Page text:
Dr. Brian Jackson
The current hypothesis for the formation of Ultra-Short Period Planets, USPs (exoplanets with periods less than 1 day) is that they are remnants of hot Jupiters (gas giants with periods between 1 and 10 days) that experienced tidal decay. Winn et al. (2017) tested this hypothesis by asking whether USPs are associated with metal-rich stars, as has long been observed for hot Jupiters. They gathered stellar metallicity data based on Keck spectroscopy of stars observed by the Kepler mission, then compared the stellar metallicities of USP host stars and hot Jupiter host stars. They concluded that USPs and hot Jupiters are two different types of planets based on their metallicity analysis. We attempted to replicate Winn et al.’s data with a larger sample size to explore how statistically robust their calculations are.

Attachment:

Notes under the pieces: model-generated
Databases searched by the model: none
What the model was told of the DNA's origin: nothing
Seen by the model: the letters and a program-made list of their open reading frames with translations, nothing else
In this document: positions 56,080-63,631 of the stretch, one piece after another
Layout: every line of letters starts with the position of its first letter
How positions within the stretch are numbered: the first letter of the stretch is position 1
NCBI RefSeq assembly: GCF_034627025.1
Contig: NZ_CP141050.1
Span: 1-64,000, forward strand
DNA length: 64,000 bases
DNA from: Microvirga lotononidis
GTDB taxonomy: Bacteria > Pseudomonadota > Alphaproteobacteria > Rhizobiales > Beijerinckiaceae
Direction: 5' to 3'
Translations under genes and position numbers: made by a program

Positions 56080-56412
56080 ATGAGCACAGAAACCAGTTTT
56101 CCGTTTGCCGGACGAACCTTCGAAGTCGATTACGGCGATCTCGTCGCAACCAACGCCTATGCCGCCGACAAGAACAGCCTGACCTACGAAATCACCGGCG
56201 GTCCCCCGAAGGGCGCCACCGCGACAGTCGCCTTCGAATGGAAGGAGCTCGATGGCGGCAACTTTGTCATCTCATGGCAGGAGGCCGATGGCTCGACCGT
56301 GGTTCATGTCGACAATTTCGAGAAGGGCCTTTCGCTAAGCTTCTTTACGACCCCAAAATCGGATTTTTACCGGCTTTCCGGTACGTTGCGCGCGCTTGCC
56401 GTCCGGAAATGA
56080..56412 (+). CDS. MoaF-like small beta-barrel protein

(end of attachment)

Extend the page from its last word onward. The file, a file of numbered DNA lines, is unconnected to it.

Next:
Partyka-Worley, Ciera; Jackson, Brian; and Stanton, Sevio, "Stellar Composition May Reveal Origins of Bizarre Planets" (2020). 2020 Undergraduate Research Showcase. 145.